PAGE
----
POSITION REPORT ON MONDAY 3 NOVEMBER 2014
POSITION REPORT ON MONDAY 3 NOVEMBER 2014 AT 0800
We’ve decided to head straight for Opua in New Zealand because the weather looks good. So far, we've done 305 miles with 745 miles to go and we’ve done 160 miles in the last 24 hours. We’re on a close reach with 15-20 knots of wind and 6 foot seas It’s a little bit dull with overcast skies and we’re wearing long trousers... Here's what we did yesterday and overnight.
2 November 2014 Tongatapu to New Zealand (Day 2)
Dawn brought us overcast skies and the wind backed to the west, but it was still blowing at 20 knots, so we were screaming along on a broad reach. By eight o'clock, we'd done 140 miles in 22 hours, which was a really good start to the passage.
I downloaded the weather forecasts and then agonised over our routing for an hour. We were only 100 miles from Minerva Reef and it was decision time - should we stop or should we carry on direct to New Zealand? The GRIB files show that there's a high pressure system building over New Zealand which is spreading out and will give low winds just north of the country for the next ten days with no sign of any south-west gales.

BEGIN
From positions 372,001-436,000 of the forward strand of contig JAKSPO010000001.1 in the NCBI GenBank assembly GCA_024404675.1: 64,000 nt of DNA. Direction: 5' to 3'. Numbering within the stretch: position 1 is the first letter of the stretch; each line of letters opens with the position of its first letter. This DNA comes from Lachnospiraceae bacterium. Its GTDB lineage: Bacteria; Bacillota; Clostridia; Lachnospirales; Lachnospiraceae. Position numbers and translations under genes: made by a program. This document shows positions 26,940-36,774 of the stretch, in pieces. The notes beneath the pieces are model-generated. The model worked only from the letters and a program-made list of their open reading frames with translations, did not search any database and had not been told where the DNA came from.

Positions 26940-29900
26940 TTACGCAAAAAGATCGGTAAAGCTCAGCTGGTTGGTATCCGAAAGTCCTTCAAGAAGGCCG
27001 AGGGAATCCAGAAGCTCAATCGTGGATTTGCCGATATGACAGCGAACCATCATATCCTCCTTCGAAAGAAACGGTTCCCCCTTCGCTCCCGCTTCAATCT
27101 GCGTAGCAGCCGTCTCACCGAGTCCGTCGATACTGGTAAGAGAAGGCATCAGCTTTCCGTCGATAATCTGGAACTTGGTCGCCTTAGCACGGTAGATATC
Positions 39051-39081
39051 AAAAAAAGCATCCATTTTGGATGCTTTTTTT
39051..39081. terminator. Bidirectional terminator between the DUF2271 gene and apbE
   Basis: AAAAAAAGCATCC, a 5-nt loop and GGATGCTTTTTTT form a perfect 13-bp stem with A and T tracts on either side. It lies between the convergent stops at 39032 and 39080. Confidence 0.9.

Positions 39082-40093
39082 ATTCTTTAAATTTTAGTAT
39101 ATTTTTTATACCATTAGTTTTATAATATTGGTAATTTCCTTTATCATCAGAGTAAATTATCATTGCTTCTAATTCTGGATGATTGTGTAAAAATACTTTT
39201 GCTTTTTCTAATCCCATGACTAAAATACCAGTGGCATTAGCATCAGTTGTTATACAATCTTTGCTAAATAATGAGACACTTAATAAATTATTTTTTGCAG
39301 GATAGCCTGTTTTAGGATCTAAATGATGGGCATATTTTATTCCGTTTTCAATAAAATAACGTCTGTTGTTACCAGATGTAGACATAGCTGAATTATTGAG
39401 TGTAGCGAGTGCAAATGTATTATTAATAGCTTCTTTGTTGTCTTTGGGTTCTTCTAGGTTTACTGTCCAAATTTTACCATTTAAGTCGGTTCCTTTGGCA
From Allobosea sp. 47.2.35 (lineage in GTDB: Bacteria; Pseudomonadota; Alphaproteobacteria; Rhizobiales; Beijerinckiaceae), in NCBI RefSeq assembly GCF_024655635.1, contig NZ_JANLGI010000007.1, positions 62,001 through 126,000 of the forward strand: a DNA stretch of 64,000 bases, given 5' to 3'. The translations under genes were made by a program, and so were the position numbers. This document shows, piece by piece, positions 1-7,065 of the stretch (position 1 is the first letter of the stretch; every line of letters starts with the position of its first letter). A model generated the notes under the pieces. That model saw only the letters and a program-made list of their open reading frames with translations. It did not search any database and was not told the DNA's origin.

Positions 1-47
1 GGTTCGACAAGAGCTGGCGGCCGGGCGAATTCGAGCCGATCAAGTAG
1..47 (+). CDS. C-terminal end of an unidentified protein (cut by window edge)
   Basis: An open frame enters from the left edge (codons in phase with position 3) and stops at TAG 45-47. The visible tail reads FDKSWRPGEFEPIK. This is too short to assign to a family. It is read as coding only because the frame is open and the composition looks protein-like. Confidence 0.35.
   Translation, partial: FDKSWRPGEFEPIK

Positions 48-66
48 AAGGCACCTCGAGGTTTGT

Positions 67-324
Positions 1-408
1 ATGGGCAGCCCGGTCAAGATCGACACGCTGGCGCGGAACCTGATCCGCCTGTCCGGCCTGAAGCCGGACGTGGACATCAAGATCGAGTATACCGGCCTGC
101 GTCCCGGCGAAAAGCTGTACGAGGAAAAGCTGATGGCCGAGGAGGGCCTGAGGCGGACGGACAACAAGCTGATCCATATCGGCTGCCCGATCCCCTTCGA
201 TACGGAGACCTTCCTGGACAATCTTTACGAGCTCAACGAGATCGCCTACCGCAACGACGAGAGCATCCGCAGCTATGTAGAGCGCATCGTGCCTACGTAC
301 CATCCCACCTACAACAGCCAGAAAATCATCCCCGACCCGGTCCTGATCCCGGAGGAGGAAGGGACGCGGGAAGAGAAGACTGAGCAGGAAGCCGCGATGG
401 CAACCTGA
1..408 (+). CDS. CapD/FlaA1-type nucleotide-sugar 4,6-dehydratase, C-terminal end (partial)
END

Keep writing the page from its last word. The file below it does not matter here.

We've decided to sail straight to New Zealand and changed course to 210 degrees, which is the direct rhumb line to Opua. The conventional route is to head more west and to cross 30 degrees south at a point directly north of Opua, which would put us in a position to better handle south west gales. As the forecast is currently for south to south-east winds en-route, it makes more sense to keep further to the east and we can then head more west if we encounter strong south-east winds.
After lunch, the clouds dissipated and, for the rest of the day, we had a superb beam reach doing seven knots in boisterous 6-8 foot seas. Just after midnight, the wind dropped to 12- 16 knots, so we unfurled the genoa and staysail and glided along in four foot seas under a half moon. It was a beautiful night, but the cloudless skies made the temperature drop, so long trousers and fleeces were essential when on watch.